Irina Lotarevich’s presentation explores the theme of doubles. This idea of doubles presents itself both within the borders of the works themselves, which are often symmetrically divided in two halves, and by the number of works: all the pieces are represented with two of each kind. For the artist, this doubling has several analogies: it alludes to the doubling inside the body (the stereotype of the left brain/right brain, the symmetry of bodies and organs), as well as to the contrast of our inner life versus our external self-presentation and perception by others.
Lockbox 1 and 2 (2023) take the motif of locks encased in rectilinear compartments, as used previously by the artist in her Housing Anxiety series. Here, the rectilinear structures are merged with an undulating, textured surface, the shape of which was achieved by enlarging casts of the artist’s skin from the area of the palm of her hand. The resulting texture feels bodily and fleshy, yet is ambiguously abstract. The dimensions of the rectangular form suggest something like an interface, a tablet, or a game controller. The work is a mysterious and locked surface, a fleshy structure which presents the puzzle of how to open it. The pieces were made using the lost wax casting process, which allowed the possibility to join varying forms and textures into one solid, unified surface of metal. The cast bronze was patinated with a silver patina, which gives the normally yellow-tinted bronze a slightly cooler gray tone and is frequently used in architectural metalwork.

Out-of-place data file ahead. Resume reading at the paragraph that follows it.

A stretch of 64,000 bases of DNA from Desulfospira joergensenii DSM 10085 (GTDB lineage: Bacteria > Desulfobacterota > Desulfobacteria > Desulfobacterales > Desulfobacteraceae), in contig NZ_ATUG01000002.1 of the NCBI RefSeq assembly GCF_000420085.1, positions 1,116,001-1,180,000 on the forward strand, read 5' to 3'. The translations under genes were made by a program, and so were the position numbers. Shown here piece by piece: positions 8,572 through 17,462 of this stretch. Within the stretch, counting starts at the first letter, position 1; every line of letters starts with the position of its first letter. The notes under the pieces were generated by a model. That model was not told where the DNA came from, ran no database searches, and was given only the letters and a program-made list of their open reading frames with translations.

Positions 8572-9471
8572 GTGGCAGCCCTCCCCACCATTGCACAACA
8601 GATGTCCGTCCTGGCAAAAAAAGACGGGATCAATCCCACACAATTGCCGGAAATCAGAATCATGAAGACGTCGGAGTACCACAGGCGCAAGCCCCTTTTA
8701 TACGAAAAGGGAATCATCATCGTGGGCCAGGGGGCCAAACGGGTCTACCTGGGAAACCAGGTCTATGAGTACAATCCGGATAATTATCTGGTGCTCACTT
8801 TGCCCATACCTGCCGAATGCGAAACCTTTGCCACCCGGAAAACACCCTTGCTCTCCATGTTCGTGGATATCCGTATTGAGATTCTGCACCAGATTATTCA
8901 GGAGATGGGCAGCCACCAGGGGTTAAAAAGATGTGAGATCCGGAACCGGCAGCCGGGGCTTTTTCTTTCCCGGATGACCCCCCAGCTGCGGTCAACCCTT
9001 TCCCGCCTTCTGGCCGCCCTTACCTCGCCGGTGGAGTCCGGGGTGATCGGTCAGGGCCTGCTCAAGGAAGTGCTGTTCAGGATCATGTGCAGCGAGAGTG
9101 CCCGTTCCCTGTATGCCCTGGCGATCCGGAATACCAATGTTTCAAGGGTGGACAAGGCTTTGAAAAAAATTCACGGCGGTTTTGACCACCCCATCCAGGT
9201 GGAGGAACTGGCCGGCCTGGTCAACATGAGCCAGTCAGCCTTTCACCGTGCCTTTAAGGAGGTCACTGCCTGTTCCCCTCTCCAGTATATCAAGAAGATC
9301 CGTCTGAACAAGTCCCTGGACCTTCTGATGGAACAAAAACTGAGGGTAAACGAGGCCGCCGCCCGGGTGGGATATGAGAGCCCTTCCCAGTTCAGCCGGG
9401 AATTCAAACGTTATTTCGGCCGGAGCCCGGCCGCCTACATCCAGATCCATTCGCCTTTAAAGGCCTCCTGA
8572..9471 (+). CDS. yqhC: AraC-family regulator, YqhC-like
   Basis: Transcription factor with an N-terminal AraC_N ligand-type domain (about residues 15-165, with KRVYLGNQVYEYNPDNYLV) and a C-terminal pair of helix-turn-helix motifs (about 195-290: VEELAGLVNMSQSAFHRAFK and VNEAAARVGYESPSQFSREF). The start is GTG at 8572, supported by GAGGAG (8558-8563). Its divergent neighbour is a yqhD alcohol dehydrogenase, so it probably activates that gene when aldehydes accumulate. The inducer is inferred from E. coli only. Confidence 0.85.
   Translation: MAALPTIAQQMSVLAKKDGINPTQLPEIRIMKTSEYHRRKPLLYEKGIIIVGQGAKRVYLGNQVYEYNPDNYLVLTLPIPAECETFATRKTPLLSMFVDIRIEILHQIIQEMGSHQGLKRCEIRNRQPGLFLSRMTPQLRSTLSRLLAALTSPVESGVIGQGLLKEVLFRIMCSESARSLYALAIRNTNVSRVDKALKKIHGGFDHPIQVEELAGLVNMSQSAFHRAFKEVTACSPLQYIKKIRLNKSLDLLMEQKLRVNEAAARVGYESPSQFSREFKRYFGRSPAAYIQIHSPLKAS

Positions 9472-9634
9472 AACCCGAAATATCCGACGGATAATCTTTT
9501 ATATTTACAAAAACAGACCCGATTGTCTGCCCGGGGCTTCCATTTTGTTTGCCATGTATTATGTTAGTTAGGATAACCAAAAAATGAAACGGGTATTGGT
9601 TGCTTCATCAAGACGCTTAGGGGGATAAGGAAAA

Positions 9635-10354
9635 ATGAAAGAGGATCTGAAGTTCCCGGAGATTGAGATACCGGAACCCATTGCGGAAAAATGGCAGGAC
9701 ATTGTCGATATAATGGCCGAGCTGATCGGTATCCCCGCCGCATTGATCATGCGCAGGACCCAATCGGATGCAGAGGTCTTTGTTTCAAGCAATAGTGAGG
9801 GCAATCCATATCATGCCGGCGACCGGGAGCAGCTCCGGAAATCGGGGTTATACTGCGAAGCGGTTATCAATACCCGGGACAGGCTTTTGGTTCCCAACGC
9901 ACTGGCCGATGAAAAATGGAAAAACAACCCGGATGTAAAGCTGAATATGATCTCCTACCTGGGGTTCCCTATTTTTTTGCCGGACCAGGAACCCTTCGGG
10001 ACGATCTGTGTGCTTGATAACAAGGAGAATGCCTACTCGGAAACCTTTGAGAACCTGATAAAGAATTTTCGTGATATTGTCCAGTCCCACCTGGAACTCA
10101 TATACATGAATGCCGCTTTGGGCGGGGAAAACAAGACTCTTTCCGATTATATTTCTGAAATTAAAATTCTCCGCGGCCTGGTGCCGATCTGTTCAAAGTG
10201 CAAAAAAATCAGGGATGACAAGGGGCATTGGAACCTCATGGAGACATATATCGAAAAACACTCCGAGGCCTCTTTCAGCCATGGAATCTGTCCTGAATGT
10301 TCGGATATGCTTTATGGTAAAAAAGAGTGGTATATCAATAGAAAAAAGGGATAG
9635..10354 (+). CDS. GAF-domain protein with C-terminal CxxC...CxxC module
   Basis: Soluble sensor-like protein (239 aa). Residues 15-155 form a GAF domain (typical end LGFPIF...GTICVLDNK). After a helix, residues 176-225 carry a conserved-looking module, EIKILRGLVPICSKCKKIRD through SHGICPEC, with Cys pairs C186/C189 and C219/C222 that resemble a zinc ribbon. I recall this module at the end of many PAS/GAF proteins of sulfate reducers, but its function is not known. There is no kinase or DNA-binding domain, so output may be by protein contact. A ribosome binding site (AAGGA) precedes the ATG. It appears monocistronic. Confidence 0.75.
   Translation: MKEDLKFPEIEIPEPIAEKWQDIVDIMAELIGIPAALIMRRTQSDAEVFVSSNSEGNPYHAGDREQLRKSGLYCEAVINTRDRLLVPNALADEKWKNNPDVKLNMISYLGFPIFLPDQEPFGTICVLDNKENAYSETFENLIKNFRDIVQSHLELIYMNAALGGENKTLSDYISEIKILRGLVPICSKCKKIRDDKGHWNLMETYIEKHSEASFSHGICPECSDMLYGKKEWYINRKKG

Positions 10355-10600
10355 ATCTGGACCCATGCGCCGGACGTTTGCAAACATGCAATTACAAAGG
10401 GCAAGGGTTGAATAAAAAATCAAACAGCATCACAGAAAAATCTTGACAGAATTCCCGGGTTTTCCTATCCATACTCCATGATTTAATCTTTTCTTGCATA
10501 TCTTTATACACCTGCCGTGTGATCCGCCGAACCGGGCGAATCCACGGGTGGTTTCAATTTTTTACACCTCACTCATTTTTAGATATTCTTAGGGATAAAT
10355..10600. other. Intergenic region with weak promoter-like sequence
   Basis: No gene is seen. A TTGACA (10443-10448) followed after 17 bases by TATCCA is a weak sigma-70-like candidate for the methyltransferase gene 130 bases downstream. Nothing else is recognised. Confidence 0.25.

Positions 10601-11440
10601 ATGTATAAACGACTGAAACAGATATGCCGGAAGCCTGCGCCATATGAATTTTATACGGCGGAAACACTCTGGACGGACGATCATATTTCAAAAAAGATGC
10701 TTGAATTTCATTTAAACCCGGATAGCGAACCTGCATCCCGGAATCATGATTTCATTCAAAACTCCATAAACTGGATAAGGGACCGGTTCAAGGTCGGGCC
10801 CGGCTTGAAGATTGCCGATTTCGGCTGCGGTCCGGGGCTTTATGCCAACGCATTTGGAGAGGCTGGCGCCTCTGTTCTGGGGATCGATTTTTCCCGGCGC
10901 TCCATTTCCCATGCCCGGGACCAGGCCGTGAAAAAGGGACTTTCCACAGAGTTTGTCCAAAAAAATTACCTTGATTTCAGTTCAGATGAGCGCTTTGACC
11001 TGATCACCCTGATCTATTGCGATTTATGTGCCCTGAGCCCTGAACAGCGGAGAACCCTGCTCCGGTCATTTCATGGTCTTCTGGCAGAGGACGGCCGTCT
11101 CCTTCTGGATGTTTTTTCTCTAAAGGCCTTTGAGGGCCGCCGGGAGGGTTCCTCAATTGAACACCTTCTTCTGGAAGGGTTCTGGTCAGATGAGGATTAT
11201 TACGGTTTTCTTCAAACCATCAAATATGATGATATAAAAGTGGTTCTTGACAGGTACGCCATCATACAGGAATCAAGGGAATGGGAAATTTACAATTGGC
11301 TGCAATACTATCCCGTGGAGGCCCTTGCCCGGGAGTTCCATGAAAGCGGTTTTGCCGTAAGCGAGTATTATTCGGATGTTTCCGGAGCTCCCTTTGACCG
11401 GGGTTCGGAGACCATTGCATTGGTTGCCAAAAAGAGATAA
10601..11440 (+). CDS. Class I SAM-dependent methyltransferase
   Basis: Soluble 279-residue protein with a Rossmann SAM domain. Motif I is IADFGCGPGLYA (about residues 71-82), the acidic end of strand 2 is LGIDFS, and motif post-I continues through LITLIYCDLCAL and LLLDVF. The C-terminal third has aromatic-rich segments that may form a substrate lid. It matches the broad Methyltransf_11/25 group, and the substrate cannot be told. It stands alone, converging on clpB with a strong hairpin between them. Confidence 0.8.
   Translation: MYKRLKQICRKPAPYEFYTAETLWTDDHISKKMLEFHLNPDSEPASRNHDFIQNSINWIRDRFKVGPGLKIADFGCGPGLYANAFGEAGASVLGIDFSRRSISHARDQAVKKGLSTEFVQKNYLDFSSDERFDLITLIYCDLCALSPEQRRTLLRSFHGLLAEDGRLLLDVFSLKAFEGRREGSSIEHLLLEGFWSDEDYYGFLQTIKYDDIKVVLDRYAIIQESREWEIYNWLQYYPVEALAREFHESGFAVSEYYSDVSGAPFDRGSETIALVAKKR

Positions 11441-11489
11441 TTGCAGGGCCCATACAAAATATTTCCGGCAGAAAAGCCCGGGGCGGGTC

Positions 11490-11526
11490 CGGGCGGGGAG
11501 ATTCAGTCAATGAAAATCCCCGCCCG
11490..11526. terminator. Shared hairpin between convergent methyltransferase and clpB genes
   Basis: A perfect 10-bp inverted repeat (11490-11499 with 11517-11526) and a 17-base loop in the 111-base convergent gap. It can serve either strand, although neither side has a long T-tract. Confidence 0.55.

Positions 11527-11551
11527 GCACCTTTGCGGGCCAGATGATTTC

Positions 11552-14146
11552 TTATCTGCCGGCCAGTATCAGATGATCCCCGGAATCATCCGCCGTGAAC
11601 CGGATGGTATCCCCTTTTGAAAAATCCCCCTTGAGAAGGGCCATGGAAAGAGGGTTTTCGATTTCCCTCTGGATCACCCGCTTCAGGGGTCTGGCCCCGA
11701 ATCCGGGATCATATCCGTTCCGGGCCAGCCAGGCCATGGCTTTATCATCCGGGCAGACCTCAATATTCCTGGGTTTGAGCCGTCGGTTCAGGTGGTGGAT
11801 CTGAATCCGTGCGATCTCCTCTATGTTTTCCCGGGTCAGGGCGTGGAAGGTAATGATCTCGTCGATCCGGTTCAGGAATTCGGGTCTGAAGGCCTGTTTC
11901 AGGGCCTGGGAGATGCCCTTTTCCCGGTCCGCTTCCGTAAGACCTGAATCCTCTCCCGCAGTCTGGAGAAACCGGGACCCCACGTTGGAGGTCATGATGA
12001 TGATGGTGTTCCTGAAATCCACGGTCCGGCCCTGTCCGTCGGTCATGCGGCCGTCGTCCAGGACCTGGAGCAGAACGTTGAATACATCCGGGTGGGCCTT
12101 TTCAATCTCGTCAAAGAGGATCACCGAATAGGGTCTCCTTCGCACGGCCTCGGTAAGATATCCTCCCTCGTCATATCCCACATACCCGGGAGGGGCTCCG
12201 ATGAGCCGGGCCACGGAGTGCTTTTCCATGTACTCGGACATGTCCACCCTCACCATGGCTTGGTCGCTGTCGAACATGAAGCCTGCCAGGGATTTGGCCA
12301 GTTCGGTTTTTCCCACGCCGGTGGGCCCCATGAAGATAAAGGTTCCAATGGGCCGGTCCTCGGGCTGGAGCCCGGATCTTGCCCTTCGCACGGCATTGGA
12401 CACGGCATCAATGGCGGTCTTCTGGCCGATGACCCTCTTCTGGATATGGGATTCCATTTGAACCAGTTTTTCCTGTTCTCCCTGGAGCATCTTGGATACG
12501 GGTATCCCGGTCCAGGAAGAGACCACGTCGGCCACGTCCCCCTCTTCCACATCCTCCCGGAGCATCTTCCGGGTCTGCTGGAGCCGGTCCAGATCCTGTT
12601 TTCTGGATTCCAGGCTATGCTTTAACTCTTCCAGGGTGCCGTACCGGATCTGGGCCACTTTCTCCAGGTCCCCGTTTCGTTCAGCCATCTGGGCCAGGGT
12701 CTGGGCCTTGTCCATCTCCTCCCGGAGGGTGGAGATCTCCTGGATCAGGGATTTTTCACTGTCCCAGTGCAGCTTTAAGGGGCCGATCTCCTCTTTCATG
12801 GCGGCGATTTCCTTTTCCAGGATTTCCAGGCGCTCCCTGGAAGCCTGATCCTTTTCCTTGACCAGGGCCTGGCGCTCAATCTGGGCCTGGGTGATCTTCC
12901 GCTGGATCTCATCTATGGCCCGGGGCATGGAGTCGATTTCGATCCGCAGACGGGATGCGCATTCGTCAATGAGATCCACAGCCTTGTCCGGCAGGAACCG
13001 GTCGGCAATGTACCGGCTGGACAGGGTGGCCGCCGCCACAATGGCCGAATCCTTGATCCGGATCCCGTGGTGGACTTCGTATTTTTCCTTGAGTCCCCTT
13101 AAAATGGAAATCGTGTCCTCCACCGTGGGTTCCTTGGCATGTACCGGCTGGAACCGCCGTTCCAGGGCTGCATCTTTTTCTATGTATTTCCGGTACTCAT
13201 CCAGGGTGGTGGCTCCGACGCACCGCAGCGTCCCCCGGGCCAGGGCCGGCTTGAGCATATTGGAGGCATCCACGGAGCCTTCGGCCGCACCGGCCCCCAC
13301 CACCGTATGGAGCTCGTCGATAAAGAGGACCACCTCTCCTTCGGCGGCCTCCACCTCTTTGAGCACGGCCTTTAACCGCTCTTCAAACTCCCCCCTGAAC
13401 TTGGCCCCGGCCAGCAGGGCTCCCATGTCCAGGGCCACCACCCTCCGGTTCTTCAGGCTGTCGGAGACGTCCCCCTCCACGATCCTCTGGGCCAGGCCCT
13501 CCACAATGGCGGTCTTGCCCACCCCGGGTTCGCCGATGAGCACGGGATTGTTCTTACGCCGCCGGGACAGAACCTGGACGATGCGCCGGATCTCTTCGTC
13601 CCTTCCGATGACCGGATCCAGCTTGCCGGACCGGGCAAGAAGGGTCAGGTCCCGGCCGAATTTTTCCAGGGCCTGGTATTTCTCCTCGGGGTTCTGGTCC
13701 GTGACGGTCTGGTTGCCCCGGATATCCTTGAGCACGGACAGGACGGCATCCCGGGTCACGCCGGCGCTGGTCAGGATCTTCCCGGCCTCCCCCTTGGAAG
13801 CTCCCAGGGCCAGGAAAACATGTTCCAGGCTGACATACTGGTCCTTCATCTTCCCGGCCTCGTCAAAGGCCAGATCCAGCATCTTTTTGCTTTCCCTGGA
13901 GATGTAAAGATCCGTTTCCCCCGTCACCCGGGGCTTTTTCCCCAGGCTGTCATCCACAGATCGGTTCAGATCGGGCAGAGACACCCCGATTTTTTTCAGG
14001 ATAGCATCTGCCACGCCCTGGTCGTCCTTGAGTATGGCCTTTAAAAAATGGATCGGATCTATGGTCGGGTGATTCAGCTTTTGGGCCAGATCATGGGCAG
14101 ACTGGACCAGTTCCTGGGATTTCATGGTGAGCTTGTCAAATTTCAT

The cast aluminium wall sculptures Binder with Skins 1 and 2 (2023) feature large, detailed swaths of the same skin texture as used in Lockbox 1 and 2. Here they are used as papers or leaves which are displayed in a large open binder, the kind that would be typically used for documents. The flat surface of the binder is also cast in aluminium and powder-coated to mimic the look and feel of a real binder. The presentation of these “skins” within this particular display device alludes to the storage of biographical documents and information, and the administrative and bureaucratic processes that shape and contain individual lives and destinies. As a child, Lotarevich immigrated with her family from Russia to the United States. One of the most important objects in the new household was a binder stuffed with documents and paperwork, precious evidence required for the immigration process. Now living in Austria, the artist undergoes a similar document collection and storage process today.
Carrying Figure 1 and 2 (2023) are 3D-scanned and printed enlargements of tin figures which were previously used as a sculptural motif by the artist in her 2020 solo exhibition, Refinery (specifically, in the works The Tower, Refinery, and Monument and Values). The original figures were only 4 and 6 centimeters high. By scanning, enlarging, and equalizing the height of these figures, the artist reconfigures the scale of the work and opens up new possibilities for how these archetypes can be modeled in future works. Lotarevich views these figures as a representation of herself as a sculptor: they are female-coded, and carry various loads – a bucket, a basket of fruit or grain – that correlate to the activity of gathering, carrying, and depositing objects, a constant part of the artist’s sculptural process.